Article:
Dr Alphia Possamai-Inesedy of University of Western Sydney and Dr Peter Rogers of Macquarie University are releasing a call for abstracts for an edited volume on  ‘Resilience, Trust and Adaptation: Bridging Theory and Policy’.
Please submit abstracts to Alphia at [email protected] by the 2nd of April.

Rationale:
Risk, it is argued, has become a central discourse in modern societies (Beck, 1992; Giddens, 1991), which frames identities and organises the governance of individuals and populations (Dean 1999).  While these theoretical perspectives are well established and supported by a growing amount of empirical research, the sociology of risk and uncertainty is still a bit like a supermarket. While there is some exchange between social science scholars, they reside in distinct disciplines with only limited dialogue to address the growing evidence that social problems are increasingly framed in terms of risk and uncertainty.   For Beck (1992) coming to terms with uncertainty is said to be the supreme challenge of our times.  This is especially salient for the scholar and practitioner grappling with the anticipatory knowledge of resilience, trust and adaptation.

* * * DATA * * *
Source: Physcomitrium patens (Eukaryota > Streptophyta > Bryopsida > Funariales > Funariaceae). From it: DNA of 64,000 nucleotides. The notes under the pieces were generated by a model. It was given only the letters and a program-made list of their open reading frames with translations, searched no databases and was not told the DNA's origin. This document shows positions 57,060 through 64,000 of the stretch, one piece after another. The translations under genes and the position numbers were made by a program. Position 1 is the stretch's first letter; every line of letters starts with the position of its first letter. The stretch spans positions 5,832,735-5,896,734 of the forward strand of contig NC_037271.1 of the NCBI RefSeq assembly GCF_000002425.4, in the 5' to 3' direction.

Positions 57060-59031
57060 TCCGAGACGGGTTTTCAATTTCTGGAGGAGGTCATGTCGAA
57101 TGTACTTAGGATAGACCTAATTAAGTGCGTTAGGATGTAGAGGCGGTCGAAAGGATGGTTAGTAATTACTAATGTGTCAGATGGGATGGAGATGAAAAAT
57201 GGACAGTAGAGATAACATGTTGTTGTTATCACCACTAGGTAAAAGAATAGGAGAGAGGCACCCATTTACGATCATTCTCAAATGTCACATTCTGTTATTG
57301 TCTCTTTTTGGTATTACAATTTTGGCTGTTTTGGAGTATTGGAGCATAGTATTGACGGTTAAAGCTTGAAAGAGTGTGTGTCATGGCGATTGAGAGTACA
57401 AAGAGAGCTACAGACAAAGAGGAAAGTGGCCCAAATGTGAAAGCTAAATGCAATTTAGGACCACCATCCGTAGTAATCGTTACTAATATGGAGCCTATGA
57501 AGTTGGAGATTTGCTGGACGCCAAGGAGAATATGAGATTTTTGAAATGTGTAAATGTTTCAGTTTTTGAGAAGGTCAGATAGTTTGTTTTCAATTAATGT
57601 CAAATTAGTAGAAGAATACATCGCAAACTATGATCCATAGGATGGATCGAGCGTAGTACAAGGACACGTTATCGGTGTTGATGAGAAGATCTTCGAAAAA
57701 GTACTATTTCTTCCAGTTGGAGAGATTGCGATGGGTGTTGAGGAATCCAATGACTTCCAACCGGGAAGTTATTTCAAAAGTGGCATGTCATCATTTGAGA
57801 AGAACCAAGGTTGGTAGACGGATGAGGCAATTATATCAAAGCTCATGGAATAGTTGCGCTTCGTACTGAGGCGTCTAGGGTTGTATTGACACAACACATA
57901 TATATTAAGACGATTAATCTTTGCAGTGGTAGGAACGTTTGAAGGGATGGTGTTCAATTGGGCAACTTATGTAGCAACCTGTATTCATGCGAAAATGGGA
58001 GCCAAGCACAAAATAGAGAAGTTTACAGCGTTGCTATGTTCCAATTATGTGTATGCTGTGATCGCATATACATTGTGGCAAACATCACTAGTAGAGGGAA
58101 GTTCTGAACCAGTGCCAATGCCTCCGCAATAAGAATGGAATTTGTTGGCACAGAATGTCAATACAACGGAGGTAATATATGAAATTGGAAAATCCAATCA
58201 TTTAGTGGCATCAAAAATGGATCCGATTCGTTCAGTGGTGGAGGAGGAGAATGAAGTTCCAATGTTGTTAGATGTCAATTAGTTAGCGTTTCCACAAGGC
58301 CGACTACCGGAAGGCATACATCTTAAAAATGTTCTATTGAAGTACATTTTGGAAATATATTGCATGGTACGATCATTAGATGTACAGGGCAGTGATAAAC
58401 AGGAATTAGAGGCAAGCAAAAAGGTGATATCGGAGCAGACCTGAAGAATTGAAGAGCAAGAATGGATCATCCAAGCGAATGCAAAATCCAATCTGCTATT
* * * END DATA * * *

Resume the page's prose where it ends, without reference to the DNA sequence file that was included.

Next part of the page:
A number of approaches (cultural, risk society, governmentality and systems theory perspectives) offer different explanations but there has been little comparative work which has sought to overcome the conceptual gaps between these ‘siloed’ approaches. An intervention is required to establish a bridge between these approaches and create a common ground from which specific social problems can be reframed and dealt with more productively by researcher, policy makers and practitioners. In this edited collection we aim to establish this intervention in the study of risk using concepts of ‘resilience’, ‘trust’ and ‘adaptation’ to bridge the divide between theory and policy. These three concepts, though often explored separately, when combined cut across technical, social and cultural dimensions of risk. Our contributors will emphasise the tensions between calculative forms of reasoning (which enact strong belief in techno-scientific knowledge), emotional forms of reasoning (fear and concern for the future, chronic uncertainty, ontological insecurity) and specific empirical problems in each case study. The resultant analyses provide a tool-box for students and experts alike to take apart the discussion of risk and uncover ‘generative’ trends of enquiry across cultural trends, policy directions and governance practice affecting security, disaster, crisis and uncertainty. The proposed edited collection will thus fill a gap in the literature by giving a comprehensive overview of the innovative approaches emerging from cutting edge research. It also reframes the risk concept in relation to emerging interventions in policy and practice now being undertaken in the name of increasing resiliency, building trust and adapting to the challenges of an uncertain world. This will include an introduction and conclusion that capitalise on the diversity of the contributing chapters to identify both the existent tensions, common themes and future potential for proactive collaboration from this intervention in the field of risk research and policy.